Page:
Published Jan 01, 2006As Anakin Skywalker, Hayden Christensen almost single-handedly wrecked Star Wars: Episode II. His interpretation of developing evil lacked nuance and helped push one of cinema's great villains (Darth Vader) to the periphery of his own story. But Christensen's apparent shortcomings as an actor work to his advantage in Shattered Glass, a recreation of fraudulent journalist Stephen Glass' last days at The New Republic magazine.
In the mid-'90s, a mixture of charm, greed and talent propelled Glass (then in his mid-20s) to the top of his profession. After securing a freelance portfolio that included Rolling Stone, Harper's and George, Glass was exposed for fabricating 27 of the 41 stories he wrote for The New Republic. The film opens with voiceover narration introducing Glass (Christensen) and his daydreams of winning a Pulitzer Prize. The sequence positions Glass as the narrator and also sets up the film's biggest (and most subtle) joke. Glass was, after all, proven to be a ludicrously unreliable storyteller. Narration soon shifts to more conventional (and reliable) modes to document the facts leading up to Glass' dismissal and ultimate humiliation at the hands of New Republic editor Chuck Lane (Peter Sarsgaard).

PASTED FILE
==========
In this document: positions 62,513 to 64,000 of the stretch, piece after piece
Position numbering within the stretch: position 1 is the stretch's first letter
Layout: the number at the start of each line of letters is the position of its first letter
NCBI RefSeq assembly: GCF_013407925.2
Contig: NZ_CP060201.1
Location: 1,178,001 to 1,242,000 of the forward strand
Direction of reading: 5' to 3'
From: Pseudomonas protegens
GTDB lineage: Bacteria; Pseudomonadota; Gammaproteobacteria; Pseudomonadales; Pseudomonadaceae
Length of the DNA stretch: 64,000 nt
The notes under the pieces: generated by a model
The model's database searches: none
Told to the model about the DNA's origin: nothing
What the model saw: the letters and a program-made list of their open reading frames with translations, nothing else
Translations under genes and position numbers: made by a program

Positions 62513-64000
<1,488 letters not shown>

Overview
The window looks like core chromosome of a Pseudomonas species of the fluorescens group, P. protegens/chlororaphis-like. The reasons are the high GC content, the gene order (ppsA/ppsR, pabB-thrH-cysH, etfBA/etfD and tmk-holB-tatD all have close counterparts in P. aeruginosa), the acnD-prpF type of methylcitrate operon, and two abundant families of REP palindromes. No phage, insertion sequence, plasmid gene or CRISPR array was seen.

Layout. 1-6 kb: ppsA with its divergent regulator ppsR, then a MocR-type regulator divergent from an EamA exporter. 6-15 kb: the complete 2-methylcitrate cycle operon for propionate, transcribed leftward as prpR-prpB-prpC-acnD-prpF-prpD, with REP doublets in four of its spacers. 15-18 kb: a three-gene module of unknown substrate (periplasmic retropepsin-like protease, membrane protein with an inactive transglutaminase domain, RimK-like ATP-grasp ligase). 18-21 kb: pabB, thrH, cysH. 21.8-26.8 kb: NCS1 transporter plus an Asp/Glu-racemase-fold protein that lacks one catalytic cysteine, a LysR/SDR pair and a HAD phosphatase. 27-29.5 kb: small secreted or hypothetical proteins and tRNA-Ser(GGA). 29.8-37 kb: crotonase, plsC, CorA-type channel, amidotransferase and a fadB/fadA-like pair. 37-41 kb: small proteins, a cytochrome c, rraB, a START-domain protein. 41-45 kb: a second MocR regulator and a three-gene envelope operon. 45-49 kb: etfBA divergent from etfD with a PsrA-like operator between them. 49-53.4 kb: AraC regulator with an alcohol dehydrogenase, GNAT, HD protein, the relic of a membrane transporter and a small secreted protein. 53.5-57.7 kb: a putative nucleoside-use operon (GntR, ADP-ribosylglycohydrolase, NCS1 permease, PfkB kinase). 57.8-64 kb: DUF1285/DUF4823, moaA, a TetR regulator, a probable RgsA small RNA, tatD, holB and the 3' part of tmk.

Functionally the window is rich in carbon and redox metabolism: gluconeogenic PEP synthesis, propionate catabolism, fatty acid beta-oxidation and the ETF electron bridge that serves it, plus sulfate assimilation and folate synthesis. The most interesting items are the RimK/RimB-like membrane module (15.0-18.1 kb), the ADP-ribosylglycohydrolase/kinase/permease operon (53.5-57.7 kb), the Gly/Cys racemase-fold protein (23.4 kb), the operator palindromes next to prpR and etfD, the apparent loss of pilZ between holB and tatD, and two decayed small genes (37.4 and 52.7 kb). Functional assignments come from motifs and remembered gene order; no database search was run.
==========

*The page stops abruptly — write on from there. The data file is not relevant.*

Unlike Star Wars: Episode II director George Lucas, who let Christensen drown in a sea of bad performances, Shattered Glass writer/director Billy Ray gives the young actor the support he needs. With help from a tight script and talented character actors like Hank Azaria (as out-going editor Michael Kelly) and Chloë Sevigny (as a Glass supporter), Christensen's halting speech patterns and whiny voice come across as performance, rather than poor acting. And with that, Shattered Glass is left to play out like the best of the insider journalism films (The Insider, All the President's Men, Broadcast News), retelling an extraordinary story while taking pleasure in rehearsing the job's day-to-day routines, editorial meetings, office politics and fact checking. (Lions Gate)